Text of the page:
How to Retire to the Co-op Commonwealth

We’ve dedicated our lives to cooperatives, but our retirement funds to Wall Street. That has to change, and I recently decided to figure out how it might be done. While not simple, it’s possible, and suggests a way that the community of co-op supporters might mobilize substantial capital for the growth of our movement.

Like many of my peers who began our careers in the aftermath of the 2008 financial crisis, my only real savings to speak of is a small pot of money in a tax-exempt retirement account into which the employers of my early-to-mid-twenties made occasional three-figure contributions. Given its meager sum and the hefty penalties on early withdrawals, for many years I’d given little consideration to the money.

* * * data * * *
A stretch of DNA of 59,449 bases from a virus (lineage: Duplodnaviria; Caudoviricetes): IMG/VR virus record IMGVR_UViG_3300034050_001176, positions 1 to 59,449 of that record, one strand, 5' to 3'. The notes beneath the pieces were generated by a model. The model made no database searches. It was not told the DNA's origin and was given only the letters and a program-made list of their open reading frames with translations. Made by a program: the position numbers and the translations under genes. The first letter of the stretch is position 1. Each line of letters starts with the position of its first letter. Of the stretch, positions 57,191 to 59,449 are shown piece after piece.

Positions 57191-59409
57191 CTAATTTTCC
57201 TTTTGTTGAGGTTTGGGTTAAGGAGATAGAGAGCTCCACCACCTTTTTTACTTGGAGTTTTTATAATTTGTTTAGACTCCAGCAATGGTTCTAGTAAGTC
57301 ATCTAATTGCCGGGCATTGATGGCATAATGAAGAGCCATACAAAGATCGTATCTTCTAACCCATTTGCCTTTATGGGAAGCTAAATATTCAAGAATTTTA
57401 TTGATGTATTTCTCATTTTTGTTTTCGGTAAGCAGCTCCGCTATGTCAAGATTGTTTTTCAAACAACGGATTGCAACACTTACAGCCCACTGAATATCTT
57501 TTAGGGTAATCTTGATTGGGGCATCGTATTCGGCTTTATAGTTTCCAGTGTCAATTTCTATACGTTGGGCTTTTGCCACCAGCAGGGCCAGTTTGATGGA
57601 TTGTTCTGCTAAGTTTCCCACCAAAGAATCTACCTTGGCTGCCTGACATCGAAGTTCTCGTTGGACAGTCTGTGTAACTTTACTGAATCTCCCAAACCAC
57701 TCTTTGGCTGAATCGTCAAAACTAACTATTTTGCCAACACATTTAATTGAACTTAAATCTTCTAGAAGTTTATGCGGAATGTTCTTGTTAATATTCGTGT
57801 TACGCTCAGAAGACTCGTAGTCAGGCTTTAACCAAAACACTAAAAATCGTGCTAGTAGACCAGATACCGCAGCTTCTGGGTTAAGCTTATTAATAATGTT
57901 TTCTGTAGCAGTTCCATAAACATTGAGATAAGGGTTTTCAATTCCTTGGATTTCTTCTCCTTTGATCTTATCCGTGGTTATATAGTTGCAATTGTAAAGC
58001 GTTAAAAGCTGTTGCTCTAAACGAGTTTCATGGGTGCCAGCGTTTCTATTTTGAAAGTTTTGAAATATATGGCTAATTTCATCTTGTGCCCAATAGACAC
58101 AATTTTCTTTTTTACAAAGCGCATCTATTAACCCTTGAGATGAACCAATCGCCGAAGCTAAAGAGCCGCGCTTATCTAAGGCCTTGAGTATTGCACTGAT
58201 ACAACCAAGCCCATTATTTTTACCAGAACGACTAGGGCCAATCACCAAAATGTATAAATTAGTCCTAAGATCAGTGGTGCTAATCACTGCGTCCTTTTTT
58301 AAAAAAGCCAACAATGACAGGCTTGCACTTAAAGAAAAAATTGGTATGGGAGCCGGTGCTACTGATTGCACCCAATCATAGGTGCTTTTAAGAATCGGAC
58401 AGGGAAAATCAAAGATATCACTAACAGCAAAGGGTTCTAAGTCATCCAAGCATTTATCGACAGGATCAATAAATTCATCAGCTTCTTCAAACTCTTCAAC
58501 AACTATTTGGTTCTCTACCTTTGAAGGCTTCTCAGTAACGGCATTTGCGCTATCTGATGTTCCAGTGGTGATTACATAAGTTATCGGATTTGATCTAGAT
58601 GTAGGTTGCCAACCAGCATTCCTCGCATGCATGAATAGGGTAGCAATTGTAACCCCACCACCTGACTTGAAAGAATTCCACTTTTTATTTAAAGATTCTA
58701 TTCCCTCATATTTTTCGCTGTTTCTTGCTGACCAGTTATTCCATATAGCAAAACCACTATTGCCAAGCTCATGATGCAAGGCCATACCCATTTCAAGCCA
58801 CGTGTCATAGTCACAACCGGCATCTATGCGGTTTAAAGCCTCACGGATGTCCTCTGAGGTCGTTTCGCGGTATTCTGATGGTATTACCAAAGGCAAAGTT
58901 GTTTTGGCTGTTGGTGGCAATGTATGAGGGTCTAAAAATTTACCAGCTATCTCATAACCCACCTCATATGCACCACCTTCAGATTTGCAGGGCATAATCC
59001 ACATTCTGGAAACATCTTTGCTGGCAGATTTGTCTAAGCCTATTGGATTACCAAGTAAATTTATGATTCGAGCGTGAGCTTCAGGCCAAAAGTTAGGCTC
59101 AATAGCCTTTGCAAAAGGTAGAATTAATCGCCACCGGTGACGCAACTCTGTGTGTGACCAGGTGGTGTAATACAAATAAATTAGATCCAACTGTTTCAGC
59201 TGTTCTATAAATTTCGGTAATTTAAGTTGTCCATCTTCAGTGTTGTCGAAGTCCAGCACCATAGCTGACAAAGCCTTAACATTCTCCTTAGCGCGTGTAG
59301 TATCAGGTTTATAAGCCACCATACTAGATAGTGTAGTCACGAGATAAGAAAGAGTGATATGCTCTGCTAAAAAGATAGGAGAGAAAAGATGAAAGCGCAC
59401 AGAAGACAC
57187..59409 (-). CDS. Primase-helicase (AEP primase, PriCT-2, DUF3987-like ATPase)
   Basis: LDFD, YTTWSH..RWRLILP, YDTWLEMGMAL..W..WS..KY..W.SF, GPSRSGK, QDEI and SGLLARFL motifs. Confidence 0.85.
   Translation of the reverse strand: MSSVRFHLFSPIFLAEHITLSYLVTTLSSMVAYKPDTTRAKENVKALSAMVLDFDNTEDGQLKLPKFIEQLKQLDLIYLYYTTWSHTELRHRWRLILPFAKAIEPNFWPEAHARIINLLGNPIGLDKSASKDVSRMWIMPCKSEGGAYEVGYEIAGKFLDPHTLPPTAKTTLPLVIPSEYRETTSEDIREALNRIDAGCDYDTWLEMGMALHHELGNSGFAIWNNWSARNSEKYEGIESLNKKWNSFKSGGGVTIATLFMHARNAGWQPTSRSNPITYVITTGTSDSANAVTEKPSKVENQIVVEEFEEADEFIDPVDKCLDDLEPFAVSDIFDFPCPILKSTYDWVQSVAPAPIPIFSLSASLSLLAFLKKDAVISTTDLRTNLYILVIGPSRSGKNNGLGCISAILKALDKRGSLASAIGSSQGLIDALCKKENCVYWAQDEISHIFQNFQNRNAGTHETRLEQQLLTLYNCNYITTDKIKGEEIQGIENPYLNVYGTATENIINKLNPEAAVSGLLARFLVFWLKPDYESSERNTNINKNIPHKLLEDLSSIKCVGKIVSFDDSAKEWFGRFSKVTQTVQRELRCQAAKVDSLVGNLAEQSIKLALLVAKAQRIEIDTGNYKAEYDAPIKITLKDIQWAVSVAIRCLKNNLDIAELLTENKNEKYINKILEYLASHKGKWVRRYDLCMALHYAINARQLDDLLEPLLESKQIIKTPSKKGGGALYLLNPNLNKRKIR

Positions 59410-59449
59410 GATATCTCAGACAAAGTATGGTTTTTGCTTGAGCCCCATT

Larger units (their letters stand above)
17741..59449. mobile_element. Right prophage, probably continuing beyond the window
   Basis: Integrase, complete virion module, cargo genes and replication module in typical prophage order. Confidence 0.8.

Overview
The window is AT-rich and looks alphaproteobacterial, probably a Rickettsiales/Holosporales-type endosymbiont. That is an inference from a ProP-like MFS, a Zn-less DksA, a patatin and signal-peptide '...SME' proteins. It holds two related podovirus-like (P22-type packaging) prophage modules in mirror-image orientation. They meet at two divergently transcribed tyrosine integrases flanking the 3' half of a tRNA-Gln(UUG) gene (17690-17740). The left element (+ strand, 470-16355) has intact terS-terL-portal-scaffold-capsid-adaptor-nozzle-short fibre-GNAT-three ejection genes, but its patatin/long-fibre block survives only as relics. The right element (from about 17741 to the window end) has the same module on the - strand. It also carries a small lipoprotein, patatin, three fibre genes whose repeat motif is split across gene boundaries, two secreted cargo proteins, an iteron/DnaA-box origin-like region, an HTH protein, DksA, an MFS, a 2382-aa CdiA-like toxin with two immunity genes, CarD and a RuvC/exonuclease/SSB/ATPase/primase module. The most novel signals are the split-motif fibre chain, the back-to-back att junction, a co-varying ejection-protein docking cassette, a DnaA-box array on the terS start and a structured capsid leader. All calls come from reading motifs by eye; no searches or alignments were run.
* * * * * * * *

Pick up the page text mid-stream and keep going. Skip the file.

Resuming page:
However, that apathy changed last fall when I began work at the Vermont Employee Ownership Center, a small non-profit that supports the formation of, transition to, and education about worker co-ops and ESOPs (Employee Stock Ownership Plans). Upon joining the organization, I began assisting with the conversion of a for-profit business into a worker co-op that was then in the financing stage. As the deal unfolded, I was both fascinated and frustrated with the way in which many traditional financial institutions shied away after unsuccessfully attempting to treat the co-op as if it were a model with which they were more familiar (such as a partnership or a non-profit). As a result, substantial creativity was required to make the financing work, which was ultimately cobbled together from a diversity of sources that were, for personal and/or mission-driven reasons, more risk-tolerant.

Read the full article at Co-op Water Cooler

 

Go to the GEO front page